The efforts of five women known as the Famous Five has had a lasting effect on the rights of women in Canada to this day. These women, all from Alberta, were Emily Murphy, Nellie McClung, Louise McKinney, Irene Parlby and Henrietta Muir Edwards. Emily Murphy pressured the Alberta government into passing the “Dower Act’ which protected a wife’s right to one-third (⅓) share of her husband’s property. Nellie McClung was very active with organizations and was involved in politics from 1914 to 1926. Louise McKinney was a very strong supporter of the prohibition. Irene Parlby supported all programs which would benefit the welfare of women and children, she was very interested in the well being of women and children. Henrietta Muir Edwards had a reputation for knowing more about the laws affecting women than even the chief justice of Canada, which was very helpful when dealing with the “Persons Case”. The “Persons Case” allow women to be appointed to the Senate of Canada, this also helped with women’s rights. Women’s rights to vote, to work and everything in between were changed by the Famous Five and the “Persons Case”.
Emily Murphy pressured the Alberta government into passing the “Dower Act’. Born in Cookstown, Ontario in the year 1868, Emily Murphy was the third of six children. Murphy grew up in a family where law and political events were often dinner conversation. One of Murphy’s uncles was a Supreme Court Judge and another a Senator, one of Murphy’s brothers became a lawyer and was appointed to the Supreme Court. In 1887 Emily married Arthur Murphy and they moved out west. After Murphy’s move to Alberta she met an Alberta woman who, after years of hard work supporting the family homestead, was left with nothing when her husband decided to sell the farm. This motivated Murphy to study the legal implications of this injustice. Murphy’s work for women’s rights was strongly supported and encouraged by many women; in 1911 Murphy pressured the Alberta government into passing the “Dower Act’. The ‘Dower Act’ protected a wife’s right to one-third (⅓) share of her husband’s property. Murphy founded the Federated Women’s Institute for rural women. Later Murphy became member of the Equal Franchise League where Murphy worked with Nellie McClung to get the vote for women. Murphy was dedicated to the protection of women and children; this brought her before the courts which was very unusual for a woman in the early parts of the 20th century. Murphy was appointed the police magistrate for the city of Edmonton in 1916 becoming the first woman magistrate in the British Empire. Emily Murphy was the instigator of the “Persons Case”, a writer and a pioneer of married women’s rights. She was the National President of the Canadian Women’s Press Club 1913 to 1920, the vice-president of the National Council of Women and the fist president of the Federated Women’s Institutes of Canada. When Murphy became part of the “Famous Five” she helped carry the “Persons Case” to the Privy Council in England. Murphy continued her involvement in social activism and research when she died in 1933. Murphy was the one person who got the ball rolling for the “Persons Case” and with help of the other four women Canada was changed.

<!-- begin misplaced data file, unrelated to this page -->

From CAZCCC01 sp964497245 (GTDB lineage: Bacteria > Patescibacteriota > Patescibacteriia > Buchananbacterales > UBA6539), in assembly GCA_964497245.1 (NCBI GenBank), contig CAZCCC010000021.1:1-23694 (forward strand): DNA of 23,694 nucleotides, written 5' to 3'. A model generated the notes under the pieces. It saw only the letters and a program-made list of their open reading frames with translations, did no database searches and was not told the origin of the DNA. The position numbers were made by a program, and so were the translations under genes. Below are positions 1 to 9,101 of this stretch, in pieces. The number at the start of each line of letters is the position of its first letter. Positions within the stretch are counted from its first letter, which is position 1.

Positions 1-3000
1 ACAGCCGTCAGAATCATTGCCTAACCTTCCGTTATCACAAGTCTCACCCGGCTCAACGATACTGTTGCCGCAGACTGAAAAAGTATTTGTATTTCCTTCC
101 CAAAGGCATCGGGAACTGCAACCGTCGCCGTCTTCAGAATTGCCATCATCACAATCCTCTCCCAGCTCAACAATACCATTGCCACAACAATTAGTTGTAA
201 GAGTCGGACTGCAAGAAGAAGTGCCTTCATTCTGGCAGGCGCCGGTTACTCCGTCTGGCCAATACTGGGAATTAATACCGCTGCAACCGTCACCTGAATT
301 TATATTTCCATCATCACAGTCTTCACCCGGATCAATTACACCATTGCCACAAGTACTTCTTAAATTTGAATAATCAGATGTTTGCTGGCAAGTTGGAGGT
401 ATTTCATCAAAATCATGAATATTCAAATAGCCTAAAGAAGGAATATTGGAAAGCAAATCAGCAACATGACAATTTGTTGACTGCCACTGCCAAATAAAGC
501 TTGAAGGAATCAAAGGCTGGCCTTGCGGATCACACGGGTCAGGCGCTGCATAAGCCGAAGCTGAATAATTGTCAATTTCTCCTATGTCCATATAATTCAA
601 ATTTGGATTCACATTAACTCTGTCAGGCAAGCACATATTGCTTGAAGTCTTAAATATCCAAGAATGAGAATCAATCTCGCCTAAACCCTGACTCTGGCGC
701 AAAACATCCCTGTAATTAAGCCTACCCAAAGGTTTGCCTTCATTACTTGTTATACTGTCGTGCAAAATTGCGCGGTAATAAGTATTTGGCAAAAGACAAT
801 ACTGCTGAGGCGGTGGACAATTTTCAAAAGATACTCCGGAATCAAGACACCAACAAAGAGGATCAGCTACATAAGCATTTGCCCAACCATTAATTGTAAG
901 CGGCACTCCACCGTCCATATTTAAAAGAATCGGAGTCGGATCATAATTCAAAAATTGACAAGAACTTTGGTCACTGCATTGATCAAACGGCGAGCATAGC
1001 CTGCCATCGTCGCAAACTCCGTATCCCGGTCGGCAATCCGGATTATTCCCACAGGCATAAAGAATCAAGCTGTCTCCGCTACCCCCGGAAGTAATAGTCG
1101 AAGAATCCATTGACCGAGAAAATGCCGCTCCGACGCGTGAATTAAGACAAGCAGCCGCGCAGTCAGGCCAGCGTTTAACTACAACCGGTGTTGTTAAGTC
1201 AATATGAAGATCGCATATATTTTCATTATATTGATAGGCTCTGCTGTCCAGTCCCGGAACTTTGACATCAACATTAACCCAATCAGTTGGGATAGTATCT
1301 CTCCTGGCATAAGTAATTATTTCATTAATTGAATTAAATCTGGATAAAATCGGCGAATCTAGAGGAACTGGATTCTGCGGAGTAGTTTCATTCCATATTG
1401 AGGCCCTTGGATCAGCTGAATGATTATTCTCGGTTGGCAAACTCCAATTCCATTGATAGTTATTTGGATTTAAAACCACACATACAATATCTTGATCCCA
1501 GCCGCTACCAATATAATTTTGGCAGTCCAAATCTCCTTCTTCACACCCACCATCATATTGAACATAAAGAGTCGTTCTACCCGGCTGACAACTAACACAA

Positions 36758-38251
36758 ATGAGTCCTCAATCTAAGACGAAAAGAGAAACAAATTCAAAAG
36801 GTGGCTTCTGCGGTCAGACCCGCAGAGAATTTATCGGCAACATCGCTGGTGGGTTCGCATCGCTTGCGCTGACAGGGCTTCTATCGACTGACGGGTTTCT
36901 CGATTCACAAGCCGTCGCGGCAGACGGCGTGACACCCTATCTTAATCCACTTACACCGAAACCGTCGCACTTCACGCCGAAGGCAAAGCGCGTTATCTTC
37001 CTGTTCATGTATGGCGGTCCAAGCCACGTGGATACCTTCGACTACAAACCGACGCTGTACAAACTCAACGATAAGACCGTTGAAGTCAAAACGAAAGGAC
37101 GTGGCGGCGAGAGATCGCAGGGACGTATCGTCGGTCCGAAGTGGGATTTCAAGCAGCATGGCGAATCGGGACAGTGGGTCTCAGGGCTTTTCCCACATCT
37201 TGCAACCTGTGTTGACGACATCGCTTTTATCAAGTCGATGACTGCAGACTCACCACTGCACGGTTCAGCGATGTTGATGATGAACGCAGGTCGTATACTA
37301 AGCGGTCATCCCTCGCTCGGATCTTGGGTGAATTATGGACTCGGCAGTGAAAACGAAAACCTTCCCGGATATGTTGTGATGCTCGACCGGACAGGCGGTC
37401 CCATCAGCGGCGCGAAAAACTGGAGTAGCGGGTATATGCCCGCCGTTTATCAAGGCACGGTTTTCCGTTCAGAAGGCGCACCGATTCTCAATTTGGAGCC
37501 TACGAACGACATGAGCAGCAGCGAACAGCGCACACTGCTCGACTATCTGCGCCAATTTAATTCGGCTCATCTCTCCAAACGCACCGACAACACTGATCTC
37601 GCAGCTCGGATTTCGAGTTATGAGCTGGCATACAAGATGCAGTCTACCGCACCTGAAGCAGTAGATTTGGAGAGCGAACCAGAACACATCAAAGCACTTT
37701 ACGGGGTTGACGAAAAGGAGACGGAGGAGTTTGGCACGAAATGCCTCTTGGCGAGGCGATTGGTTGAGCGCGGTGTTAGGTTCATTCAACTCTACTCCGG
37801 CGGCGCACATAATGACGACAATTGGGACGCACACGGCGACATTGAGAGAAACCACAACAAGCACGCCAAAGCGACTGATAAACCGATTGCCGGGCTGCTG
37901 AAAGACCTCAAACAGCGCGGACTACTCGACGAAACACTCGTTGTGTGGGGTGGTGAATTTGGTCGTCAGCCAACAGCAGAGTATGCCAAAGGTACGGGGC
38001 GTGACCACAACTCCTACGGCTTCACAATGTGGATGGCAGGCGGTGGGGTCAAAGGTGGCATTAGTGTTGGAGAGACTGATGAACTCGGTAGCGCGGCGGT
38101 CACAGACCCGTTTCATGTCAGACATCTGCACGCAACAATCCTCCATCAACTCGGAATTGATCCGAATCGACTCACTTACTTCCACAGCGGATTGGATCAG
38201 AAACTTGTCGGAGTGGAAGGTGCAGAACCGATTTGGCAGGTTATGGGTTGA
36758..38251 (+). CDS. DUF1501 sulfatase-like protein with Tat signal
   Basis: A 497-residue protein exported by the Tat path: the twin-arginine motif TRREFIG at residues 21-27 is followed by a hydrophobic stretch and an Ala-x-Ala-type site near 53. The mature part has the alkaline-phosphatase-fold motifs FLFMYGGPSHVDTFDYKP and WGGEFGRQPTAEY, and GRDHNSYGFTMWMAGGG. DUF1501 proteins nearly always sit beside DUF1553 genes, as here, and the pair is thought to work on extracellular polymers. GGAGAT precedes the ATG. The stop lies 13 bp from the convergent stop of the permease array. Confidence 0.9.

Nellie McClung was very active with organizations and was involved in politics from 1914 to 1926. Nellie McClung was born in Ontario in 1873. Her family moved to Manitoba in 1880 as pioneer homesteaders. McClung was a pioneer teacher, author, suffragist, social reformer, lecturer and legislator. McClung moved around to many places in the West including Manitou, Winnipeg, Edmonton, Calgary and Victoria because of her work. McClung was a practical and realistic leader who put words into political action. As a young mother in Manitou, McClung started working with the Women’s Christian Temperance Union (W.C.T.U.). The work she did with the W.C.T.U. motivated her to found the following organizations; the...
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